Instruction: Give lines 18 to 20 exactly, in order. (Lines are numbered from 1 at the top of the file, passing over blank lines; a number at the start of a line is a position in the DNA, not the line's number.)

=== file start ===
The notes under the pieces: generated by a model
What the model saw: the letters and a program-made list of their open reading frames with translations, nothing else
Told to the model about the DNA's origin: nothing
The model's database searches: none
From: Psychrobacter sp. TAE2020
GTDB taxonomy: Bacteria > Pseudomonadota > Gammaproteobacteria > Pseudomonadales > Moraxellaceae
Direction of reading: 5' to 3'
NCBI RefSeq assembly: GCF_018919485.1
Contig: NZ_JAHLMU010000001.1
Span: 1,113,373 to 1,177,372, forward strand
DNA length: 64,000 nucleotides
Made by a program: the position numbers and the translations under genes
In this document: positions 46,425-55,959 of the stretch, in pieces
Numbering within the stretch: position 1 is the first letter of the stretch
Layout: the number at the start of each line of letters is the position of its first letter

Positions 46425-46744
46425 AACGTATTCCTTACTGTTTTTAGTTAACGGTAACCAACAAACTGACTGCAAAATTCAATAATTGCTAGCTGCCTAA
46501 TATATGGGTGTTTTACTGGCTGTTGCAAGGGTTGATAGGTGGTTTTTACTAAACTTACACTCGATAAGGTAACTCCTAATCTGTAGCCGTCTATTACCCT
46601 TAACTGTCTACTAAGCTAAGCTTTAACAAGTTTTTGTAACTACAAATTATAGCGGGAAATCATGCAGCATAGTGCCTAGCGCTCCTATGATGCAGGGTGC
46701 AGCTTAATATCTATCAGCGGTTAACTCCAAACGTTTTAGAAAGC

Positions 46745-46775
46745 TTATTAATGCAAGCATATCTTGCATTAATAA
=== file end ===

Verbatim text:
46501 TATATGGGTGTTTTACTGGCTGTTGCAAGGGTTGATAGGTGGTTTTTACTAAACTTACACTCGATAAGGTAACTCCTAATCTGTAGCCGTCTATTACCCT
46601 TAACTGTCTACTAAGCTAAGCTTTAACAAGTTTTTGTAACTACAAATTATAGCGGGAAATCATGCAGCATAGTGCCTAGCGCTCCTATGATGCAGGGTGC
46701 AGCTTAATATCTATCAGCGGTTAACTCCAAACGTTTTAGAAAGC